The Dutch pension asset manager's Asia Pacific head of real estate says his team has just had one of its busiest years ever and that 2021 is looking similarly promising.
He is overseeing a number of transfers and hires in both investment management and custody in order to fulfil the business strategy he and his team have been mapping out since he moved to the region from London last year.
Kevin Hardy will be moving to Hong Kong from London to run Northern Trust Global Investments (NTGI), replacing Thomas Benzmiller, who has moved back to the firmÆs Chicago headquarters (as worldwide head of marketing and distribution). But Hardy will also oversee Japan.
This reflects the firmÆs desire to manage the Asia-Pacific as a region, equal to the Americas and Europe. Until now it has been a mix of local markets often reporting individually to London, which was where the firm had run all ex-US business. Behrens moved to Singapore to head up the effort to give the firmÆs Asian businesses a regional identity and cohesiveness.
So in the case of Japan, for example, the existing NTGI business overseen by Kunihiko Nakao will report to Hardy, rather than to people in London.
And investment management is being upgraded: Benzmiller used to also have a role in custody and asset servicing, whereas Hardy will focus solely on investments.
Another role that is now being put on a more regional basis is that of Laurence Au, who presently runs custody out of Singapore. Au is transferring to Hong Kong, to be closer to many clients, and will report to Behrens, not to the custody arm in London. ôWe need someone with deep experience to be more involved in our China business,ö Behrens notes.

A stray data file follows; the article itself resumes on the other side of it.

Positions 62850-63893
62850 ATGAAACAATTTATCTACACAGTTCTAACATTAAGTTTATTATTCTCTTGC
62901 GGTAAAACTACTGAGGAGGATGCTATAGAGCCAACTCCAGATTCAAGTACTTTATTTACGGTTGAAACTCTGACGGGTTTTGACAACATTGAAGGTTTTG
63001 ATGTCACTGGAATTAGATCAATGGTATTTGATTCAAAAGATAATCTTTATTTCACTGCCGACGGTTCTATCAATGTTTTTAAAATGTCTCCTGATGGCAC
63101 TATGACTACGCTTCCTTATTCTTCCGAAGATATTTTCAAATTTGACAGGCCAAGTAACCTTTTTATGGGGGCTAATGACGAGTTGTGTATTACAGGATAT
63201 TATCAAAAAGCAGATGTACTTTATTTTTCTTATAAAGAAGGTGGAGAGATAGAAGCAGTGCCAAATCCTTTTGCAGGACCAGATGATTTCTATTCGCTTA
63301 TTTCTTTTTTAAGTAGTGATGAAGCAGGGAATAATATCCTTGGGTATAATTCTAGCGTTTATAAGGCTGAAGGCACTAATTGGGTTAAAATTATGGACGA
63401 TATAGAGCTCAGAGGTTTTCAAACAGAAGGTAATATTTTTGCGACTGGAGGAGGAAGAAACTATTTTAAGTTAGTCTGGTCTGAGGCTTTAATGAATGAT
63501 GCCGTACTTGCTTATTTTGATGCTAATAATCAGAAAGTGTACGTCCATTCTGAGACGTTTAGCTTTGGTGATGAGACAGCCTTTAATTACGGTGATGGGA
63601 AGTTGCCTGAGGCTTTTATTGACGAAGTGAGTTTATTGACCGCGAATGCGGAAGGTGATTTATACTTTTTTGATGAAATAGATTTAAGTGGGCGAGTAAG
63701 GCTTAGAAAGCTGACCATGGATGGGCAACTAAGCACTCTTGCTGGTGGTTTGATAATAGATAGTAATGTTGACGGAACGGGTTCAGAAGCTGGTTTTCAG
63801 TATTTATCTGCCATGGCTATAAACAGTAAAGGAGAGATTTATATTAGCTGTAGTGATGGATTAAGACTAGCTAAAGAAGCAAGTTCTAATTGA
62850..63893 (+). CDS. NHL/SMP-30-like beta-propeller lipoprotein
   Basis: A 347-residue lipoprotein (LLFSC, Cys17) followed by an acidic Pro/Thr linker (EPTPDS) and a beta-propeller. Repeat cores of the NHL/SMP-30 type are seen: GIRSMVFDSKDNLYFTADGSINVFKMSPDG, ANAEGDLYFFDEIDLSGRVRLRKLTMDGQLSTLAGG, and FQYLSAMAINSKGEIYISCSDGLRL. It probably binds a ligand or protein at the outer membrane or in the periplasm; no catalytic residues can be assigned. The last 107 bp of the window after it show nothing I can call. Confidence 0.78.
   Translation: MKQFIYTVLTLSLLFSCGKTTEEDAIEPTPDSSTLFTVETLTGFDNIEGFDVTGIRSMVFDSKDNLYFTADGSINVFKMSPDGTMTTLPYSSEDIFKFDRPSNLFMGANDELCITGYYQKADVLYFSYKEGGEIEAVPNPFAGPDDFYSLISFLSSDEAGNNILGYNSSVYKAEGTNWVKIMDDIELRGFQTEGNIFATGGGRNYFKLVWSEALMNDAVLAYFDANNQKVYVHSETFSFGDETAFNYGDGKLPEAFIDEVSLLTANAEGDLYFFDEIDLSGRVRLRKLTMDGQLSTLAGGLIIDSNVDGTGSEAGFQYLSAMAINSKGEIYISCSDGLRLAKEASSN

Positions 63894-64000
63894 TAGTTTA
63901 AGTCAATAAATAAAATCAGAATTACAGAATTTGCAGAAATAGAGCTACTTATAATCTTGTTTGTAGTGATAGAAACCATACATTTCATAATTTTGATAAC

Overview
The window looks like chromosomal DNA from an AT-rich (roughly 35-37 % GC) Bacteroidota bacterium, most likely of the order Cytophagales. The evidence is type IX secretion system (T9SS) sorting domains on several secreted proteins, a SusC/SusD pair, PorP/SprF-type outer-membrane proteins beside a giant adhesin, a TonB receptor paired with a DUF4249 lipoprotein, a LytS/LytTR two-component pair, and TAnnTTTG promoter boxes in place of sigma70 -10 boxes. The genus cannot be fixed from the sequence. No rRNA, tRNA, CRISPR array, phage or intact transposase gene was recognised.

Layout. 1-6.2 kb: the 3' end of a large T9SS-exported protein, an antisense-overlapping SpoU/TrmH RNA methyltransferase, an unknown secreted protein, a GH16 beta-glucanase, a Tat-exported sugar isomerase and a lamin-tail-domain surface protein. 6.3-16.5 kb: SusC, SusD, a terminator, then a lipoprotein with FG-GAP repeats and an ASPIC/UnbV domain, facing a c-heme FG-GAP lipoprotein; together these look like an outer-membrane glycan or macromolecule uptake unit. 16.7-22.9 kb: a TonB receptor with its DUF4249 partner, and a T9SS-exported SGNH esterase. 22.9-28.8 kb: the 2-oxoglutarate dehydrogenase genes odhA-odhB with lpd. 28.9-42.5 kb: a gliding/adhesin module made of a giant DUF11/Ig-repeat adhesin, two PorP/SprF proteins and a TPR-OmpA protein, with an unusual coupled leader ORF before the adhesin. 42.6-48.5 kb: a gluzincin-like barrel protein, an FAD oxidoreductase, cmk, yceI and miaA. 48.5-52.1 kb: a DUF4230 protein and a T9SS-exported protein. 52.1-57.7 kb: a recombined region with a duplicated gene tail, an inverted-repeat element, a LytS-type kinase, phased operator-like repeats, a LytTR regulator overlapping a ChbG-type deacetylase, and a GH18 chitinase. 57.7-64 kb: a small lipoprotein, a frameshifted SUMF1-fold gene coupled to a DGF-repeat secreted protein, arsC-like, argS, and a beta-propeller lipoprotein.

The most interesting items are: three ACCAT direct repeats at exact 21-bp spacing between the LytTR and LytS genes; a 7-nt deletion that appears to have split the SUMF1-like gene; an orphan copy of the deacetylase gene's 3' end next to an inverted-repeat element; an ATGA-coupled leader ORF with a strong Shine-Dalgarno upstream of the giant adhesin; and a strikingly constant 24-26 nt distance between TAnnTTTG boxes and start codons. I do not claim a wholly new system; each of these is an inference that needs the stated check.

In total the firm will have 15 executives in the region from the three that it previously had (Au, Benzmiller and Nakao). Of these, six are local hires and eight are transfers from the US or Europe, to add experienced hands. The one role that has yet to be filled is that of regional CFO.
Although the firmÆs strategy for the next 18 months has yet to be finalised, Behrens says the broad outlines are known. First is to expand existing relationships. Second is to operate new offices in Australia and China (the firm is waiting for approval from the China Banking Regulatory Commission to upgrade its China rep office to branch status).
Next is to build investment management. The firm is transferring executives from London to handle sales and product management.
It is also beefing up its presence in global custody, on top of 220% growth in assets under custody over the past two years from Asian clients. It will move an experienced person to the region to begin an alternative funds services capability, which will be separate from Laurence AuÆs patch.
The firm is also going to review whether to enter sub-custody in Japan, and is likely to set up presences in Korea and Taiwan in order to market and service custody clients in those markets.
Finally, Behrens and his team are reviewing whether to establish Northern TrustÆs wealth management business in Asia. Northern Trust is one of the biggest private banks in the United States, but itÆs not a business that can be readily exported. To introduce this to Asia would require a lot more building, hiring and planning. But over time the firm will seek to marry investment management and custody in order to reach high-net-worth clients, as it already does successfully in America.
Mega players Nippon Life and Dai-ichi Life are looking for opportunities in higher-yield single-A US corporate bonds, which offer more appealing yields than stagnant domestic offerings.
The “lower for longer” monetary policy and stimulus packages, coupled with the rolling out of vaccine programmes favorably support real estate investing in the region, with offices and data centres presenting forward-looking opportunities.
As US fixed income default rates rose and yields fell during the pandemic, are Asian bonds, which have had more stable yields through 2020, looking more attractive?
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